This image was picked up by the Rudd Center from the Wild Alchemist's Truth to be told gallery (scroll down to the very last) that contains a few other powerful ones. It-s always useful to be able to provide journalists with good pictures while they often pick up bad ones if left without an illustration.

Thursday, July 19, 2012

Another request for a Surgeon General's report on Soda

Visiting the site of the Center for Science in the Public Interest I find about a letter sent today to request a Surgeon General's report about Soda. The American Cancer Society Action Network had sent a similar letter 16 days earlier, on July 3d. Today's letter is signed nearly 100 health organizations and 20 prominent individuals. One article mentions the effort was coordinated by the CSPI. What about starting a petition to support he letter requesting the Surgeon General's Report?

The Story of Change

What can the obesity control movement learn from The Story of Change? And from Michael Pollan's blog a link to a short video about the Omnivore dilemma on YouTube.

What about stand up desks?

Many articles about the health risks of sitting too much.
An argument for stand up desks from this Microsoft blogger and this article and video from the Miami Herald. And the infographics sitting is killing you.

Can we learn from sumofus? is organizing consumers campaigns... Can the obesity control movement learn from them? Take for instance the campaign concerning the elimination of gestation crates for raising pigs.

Oxfam's America Grow Campaign

Can this new campaign by Oxfam's America have an impact on people's behavior? What about the previous partnership of Oxfam with Coca Cola? Will it influence possible advice about sugar drinks?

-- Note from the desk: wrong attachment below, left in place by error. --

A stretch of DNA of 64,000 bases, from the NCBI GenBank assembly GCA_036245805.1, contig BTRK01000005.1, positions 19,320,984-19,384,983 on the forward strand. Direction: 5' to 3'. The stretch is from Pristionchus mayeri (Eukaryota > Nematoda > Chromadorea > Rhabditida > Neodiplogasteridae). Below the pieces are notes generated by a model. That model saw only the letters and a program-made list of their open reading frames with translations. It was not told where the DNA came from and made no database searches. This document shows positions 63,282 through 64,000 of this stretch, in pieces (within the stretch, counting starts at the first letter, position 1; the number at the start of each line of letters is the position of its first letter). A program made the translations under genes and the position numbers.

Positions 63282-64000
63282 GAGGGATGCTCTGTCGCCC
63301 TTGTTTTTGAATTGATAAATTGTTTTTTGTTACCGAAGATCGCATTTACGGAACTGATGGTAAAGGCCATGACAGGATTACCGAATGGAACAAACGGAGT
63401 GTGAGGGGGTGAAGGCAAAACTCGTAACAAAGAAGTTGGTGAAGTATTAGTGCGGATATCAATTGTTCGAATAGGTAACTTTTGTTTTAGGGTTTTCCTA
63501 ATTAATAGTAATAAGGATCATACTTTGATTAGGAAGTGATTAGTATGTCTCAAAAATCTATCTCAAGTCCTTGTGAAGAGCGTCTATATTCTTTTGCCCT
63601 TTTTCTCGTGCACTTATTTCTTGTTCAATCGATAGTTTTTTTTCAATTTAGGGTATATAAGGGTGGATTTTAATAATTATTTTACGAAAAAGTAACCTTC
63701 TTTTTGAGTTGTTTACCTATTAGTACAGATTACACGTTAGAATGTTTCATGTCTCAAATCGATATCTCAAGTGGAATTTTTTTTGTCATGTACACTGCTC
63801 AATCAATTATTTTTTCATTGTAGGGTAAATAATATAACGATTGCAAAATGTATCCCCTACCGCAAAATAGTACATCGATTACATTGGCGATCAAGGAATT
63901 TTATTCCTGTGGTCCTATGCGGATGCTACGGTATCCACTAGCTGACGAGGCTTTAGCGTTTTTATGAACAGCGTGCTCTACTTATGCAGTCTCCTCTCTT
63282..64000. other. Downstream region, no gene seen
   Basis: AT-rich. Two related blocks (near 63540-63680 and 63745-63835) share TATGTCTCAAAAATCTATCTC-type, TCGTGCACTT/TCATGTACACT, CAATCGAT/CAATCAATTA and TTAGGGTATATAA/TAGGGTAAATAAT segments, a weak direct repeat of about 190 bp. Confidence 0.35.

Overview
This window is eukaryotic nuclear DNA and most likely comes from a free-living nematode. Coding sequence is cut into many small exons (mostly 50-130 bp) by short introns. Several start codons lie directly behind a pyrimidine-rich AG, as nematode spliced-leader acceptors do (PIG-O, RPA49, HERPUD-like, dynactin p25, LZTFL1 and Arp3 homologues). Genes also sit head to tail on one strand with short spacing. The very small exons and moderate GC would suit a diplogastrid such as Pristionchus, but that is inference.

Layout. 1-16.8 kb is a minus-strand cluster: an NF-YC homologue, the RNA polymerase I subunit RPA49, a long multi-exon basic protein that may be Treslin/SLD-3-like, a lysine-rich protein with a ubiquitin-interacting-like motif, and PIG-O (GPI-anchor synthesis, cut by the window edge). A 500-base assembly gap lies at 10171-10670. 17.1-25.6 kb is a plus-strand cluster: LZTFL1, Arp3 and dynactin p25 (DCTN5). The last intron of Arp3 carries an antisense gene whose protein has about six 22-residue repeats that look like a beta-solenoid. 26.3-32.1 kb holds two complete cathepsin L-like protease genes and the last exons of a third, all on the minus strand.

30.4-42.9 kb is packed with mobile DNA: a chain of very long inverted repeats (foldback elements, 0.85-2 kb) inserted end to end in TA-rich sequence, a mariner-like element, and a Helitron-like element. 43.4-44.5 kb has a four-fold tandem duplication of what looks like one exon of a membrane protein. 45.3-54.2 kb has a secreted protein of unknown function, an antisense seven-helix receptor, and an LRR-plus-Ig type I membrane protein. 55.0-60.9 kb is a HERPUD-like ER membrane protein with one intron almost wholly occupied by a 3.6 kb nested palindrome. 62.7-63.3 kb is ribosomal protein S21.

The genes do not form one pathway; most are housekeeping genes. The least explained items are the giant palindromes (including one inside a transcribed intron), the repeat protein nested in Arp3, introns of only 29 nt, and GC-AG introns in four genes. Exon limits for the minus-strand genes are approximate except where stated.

New York Times article. Grow's page on Facebook

Wednesday, July 18, 2012

The diabetes 2 epidemic in Kentucky

Article in the Kaiser Health News about Gilbert Friedell and his initiatives to combat diabetes 2.

The couch potato goes global

The New York Times expands on the recent articles published in The Lancet about the negative health impact of physical inactivity.

Tuesday, July 17, 2012

Where is the Surgeon General?

Where does the present Surgeon General, Regina Benjamin, stand as far as obesity control is concerned? In 2009, she was "accused" of being overweight and therefore disqualified to address this issue. I would rather see that as an incentive. In any case, the Surgeon General can be in a very strategic position, provided he/she is ready to use her bully pulpit. But is she?

International Obesity Forum on LinkedIn

Interesting initiative by Neville Rigby, using LinkedIn to bring together obesity control advocates. As of today there are 598 members.

Olympic Games and Obesity

This post from the blog of Seattle based Childhood Obesity Prevention Coalition examines the ads and sponsoring around the upcoming London's Olympic Games (and athletes in general) and Seattle school policies. Another post (among many others) on the issue, and this article by Neville Rigby in The Guardian.

Monday, July 16, 2012

Can apps be advocacy tools? Can they change the labeling debate?

While researching information about the street light labeling debate I discovered that several apps (applications for smartphones) had been created in various countries to help consumers figure out what was in the food/drinks they were considering buying. The first ones I found were from Australia, Foodswitch, launched in January 2012 by the George Institute for Global Health based in Sydney and the Health Insurance group BUPA (an interesting partnership) and another one, The Traffic Light Food Tracker presented in September 2011 by the Obesity Policy Coalition based in Melbourne. I talked via Skype with Pr Bruce Neal who led the Foodswitch project: they do plan to develop similar apps for other countries/languages although he did not want to go into details at this point. I later found out about Fooducate and two French apps, GuidAlim and Proxiproduit launched in early 2010. Interestingly GuidAlim and Fooducate were developed by tech savvy individual entrepreneurs not by institutions concerned with obesity. Considering all those apps have reached and continue to reach significant number of people it would be worth considering what their impact is, can be. Can the app be a game changer in the debate about labeling? After all the app provides the info the industry does not want to share and the government does not dare mandating. Can such apps be used effectively by the people and communities who most need it? Can such apps become potent advocacy tools? Are the US based advocacy groups thinking about those issues?